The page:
Why Does My Plant Have Brown Tips on the Leaves?

Noticing brown tips on leaves of your indoor plants? Solve the problem with proper watering and fertilizing tips from a gardening expert.

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A healthy philodendron plant with green leaves

Lack of Water or Humidity

If your plant is sporting crispy, dark or brown tips on the leaves, it may mean you need to water more often. Check the soil moisture, and slowly reduce the number of days in between watering. Watch your plants for signs of improvement. Here’s 6 helpful tips for watering container gardens.

Lack of humidity could also be the cause. Tropical plants prefer higher humidity than we have in our homes. When we turn on the heat in winter, there’s even less moisture in the air. Group plants together so that as one loses moisture through its leaves, the neighbors benefit. Or place plants on saucers or trays filled with pebbles and water. Set a pot on the pebbles above the water. As water evaporates, it increases the humidity around the plant, where it is needed.

Check out the top 10 best houseplants for low light.

Brown Tips on Leaves: Signs of Nutrient Deficiency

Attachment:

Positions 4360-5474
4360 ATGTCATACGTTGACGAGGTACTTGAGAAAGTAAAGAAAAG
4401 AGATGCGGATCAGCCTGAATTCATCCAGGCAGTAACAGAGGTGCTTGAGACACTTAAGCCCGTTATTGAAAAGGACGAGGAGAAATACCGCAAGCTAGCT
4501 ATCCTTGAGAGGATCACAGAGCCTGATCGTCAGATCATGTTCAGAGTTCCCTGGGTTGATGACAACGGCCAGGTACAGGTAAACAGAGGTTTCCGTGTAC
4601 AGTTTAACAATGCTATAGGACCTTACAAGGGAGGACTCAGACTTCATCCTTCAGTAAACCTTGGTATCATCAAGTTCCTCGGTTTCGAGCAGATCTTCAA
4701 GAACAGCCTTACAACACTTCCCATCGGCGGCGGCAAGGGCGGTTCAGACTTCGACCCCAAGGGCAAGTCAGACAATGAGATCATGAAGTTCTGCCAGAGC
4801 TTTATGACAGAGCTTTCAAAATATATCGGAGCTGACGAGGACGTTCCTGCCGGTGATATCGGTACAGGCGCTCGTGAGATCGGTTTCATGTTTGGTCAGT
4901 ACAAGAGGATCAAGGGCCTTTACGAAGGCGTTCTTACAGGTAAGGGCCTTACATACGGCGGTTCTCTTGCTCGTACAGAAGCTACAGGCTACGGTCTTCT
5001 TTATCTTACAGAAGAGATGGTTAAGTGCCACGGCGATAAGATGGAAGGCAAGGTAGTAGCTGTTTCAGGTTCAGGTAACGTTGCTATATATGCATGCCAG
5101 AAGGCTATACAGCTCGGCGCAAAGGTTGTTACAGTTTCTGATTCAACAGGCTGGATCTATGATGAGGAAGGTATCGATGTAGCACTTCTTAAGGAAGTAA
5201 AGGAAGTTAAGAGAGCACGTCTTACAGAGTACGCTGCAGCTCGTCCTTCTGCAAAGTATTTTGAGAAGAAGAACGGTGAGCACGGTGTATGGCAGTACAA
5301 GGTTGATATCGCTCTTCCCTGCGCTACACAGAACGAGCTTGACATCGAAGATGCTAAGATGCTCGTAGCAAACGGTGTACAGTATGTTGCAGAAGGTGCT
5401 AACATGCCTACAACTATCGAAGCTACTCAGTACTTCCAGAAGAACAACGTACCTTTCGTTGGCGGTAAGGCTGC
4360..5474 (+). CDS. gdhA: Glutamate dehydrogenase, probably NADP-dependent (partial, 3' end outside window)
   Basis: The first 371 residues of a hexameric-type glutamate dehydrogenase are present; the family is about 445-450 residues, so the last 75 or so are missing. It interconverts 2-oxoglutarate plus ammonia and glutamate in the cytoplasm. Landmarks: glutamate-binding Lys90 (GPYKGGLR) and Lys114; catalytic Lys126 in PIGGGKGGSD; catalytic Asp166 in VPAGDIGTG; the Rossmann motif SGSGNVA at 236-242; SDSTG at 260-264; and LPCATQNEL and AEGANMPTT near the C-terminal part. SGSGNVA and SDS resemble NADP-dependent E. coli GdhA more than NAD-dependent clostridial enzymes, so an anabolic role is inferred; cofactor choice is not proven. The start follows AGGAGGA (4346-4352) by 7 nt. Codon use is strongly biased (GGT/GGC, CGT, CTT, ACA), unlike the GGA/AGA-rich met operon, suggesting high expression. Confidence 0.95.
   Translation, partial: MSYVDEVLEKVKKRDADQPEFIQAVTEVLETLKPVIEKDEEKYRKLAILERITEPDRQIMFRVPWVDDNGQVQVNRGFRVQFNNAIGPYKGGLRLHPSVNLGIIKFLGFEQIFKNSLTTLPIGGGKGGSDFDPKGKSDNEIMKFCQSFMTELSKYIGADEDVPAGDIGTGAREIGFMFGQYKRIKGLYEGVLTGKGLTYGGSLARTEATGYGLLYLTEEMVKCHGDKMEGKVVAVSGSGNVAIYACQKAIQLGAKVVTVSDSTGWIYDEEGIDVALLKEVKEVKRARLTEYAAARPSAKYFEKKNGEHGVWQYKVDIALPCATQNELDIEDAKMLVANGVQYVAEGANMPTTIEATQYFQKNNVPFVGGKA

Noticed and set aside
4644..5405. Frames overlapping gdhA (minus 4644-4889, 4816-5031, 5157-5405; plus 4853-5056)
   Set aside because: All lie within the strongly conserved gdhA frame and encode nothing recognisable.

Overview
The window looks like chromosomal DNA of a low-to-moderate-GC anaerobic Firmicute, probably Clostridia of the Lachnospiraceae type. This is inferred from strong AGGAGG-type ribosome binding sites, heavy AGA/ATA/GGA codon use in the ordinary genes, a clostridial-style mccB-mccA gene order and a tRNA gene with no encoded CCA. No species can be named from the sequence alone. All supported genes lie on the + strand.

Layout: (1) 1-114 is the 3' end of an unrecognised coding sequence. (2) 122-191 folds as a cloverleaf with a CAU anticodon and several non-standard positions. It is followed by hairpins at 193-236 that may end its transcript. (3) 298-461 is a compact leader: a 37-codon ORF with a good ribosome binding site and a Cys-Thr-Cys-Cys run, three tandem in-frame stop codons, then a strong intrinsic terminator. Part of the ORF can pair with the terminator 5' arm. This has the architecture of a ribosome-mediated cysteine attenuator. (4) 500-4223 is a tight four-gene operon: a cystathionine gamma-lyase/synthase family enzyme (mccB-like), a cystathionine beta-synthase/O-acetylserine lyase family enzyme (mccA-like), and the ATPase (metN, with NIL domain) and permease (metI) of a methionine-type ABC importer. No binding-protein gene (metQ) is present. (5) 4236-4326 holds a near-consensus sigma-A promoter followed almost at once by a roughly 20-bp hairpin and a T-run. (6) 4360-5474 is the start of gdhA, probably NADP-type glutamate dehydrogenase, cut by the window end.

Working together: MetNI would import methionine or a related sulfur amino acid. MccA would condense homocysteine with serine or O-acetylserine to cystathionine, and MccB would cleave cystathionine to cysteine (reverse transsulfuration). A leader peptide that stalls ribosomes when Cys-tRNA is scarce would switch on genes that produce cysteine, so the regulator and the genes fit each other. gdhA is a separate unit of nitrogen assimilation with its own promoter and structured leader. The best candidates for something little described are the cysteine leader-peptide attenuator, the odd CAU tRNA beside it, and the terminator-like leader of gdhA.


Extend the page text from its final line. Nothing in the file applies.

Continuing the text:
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Spots and brown tips on anthurium leaves

A burned look on leaf tips, or dark green/reddish-purplish older leaves may indicate a phosphorus deficiency. With a potassium deficiency, you may see yellow or brown along older leaf tips and edges, yellowing between veins, curling leaves or spotting.

For potted plants, add a slow-release type of fertilizer to the soil mix before planting. Every time you water, a little fertilizer is released, providing a steady flow of nutrients. But depending on the growing conditions and number of plants in the container, a midseason boost may be needed. Stay on top of your fertilizer applications by making notes on a calendar.

Next, find out why your indoor plant has yellow leaves.

Melinda Myers
Gardening expert, TV/radio host, author & columnist Melinda Myers has written more than 20 gardening books. She hosts the nationally syndicated “Melinda’s Garden Moment” TV and radio segments and is the instructor for The Great Courses How to Grow Anything DVD and Instant Video series. Melinda is a dynamic presenter, appearing at many events throughout the country each year. She has received recognition and numerous awards, including the American Horticultural Society’s B.Y. Morrison Communication Award and was inducted into The Association for Garden Communicators Hall of Fame.